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Opening Arguments

First of the last

Tempus fugit, but the shuttle won't for long:

From top mission controllers on through the ranks of astronauts and shuttle workers, reverence reigns over the upcoming last flight of the space shuttle Atlantis - the first of NASA's final shuttle missions this year.


Atlantis is set to make her 32nd and final planned launch from the Kennedy Space Center in Florida on Friday. The mission is the third-to-last shuttle flight ever. The orbiter is slated to carry six astronauts and a new Russian science module to the International Space Station.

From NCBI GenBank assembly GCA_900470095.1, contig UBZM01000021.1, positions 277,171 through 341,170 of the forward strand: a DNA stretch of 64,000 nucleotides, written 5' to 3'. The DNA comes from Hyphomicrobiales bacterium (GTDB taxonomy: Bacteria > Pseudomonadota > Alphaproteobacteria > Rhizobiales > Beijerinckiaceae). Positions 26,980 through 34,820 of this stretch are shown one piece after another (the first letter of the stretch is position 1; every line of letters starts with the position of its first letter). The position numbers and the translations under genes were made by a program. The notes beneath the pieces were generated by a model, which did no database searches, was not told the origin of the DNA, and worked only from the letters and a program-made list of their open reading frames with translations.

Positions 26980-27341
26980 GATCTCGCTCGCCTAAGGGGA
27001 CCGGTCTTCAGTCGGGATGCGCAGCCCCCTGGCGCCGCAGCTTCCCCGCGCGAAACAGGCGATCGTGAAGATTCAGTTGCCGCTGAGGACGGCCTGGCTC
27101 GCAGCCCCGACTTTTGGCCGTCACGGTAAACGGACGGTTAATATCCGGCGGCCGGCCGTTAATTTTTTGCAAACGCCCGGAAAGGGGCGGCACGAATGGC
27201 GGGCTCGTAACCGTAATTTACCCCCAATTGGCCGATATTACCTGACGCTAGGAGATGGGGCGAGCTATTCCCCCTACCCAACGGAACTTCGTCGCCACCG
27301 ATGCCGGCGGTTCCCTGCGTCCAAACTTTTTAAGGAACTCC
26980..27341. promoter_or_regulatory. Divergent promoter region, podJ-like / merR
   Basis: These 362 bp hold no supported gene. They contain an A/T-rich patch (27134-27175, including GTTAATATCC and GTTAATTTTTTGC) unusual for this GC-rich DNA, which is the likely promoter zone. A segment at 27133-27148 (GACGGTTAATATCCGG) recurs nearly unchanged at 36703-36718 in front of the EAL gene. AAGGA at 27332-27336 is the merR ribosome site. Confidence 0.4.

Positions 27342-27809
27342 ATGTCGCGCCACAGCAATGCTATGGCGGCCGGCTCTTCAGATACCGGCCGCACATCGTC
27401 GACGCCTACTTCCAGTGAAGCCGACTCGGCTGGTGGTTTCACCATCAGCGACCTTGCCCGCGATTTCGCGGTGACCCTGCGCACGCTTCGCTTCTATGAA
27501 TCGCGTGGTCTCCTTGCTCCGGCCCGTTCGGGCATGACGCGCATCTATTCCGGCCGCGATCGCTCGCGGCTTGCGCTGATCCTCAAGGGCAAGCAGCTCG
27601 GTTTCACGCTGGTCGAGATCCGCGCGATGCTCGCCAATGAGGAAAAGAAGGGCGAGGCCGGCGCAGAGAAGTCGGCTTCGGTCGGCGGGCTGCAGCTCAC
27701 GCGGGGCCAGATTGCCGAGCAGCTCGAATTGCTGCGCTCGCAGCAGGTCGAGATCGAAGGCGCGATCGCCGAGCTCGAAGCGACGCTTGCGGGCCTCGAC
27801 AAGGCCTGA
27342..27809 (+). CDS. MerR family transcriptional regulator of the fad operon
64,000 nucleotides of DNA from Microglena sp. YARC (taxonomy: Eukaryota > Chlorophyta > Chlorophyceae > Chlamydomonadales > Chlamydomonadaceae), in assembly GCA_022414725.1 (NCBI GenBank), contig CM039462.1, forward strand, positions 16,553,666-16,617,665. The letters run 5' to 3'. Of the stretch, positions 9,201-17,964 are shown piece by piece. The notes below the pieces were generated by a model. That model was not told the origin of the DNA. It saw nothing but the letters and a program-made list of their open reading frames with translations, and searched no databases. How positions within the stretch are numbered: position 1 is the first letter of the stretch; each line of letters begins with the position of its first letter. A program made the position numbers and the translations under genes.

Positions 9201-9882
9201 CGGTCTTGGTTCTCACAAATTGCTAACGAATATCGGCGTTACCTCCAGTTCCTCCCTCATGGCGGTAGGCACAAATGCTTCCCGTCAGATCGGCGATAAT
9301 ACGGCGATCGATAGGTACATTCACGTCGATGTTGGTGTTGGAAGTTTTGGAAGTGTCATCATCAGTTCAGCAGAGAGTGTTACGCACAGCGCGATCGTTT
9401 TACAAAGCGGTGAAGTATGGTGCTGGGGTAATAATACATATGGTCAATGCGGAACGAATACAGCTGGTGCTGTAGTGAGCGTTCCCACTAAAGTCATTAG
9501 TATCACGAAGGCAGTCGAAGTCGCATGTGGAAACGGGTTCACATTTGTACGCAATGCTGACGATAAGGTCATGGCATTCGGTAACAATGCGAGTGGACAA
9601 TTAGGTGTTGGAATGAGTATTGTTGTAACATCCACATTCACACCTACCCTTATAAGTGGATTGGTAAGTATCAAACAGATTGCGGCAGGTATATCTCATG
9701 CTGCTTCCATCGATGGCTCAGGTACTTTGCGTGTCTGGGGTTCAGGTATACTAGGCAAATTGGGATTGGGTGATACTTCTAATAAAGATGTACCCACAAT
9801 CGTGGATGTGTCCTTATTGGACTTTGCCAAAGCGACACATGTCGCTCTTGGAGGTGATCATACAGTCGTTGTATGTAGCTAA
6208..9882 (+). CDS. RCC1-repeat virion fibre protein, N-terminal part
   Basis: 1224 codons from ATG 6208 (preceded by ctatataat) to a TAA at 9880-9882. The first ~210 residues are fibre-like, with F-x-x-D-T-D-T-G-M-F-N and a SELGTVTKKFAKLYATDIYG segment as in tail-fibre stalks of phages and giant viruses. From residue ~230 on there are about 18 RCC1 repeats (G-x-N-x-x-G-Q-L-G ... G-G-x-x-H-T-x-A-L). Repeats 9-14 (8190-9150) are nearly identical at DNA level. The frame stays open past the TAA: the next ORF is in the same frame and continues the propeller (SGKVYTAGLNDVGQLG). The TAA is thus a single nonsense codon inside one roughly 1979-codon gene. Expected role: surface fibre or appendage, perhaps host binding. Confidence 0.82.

"There is a little bit of reverence that the mission will be conducted with given that it's the final planned flight of Atlantis," said NASA lead shuttle flight director Mike Sarafin.

I know the shuttle has outlived its usefulness and it's time to move on, but I can't help feeling a little sad. I probably would have shed a tear or two when the train came along and made the stagecoach obsolete, too. I remember all of us standing around the TV set in the newsroom in the shuttle's early days, watching in awe as one of them landed after another successful mission. Now we barely pay attention unless something goes wrong. Such human adventure needs a sense of wonder and excitement, so we can't afford to let things get too humdrum, I suppose. "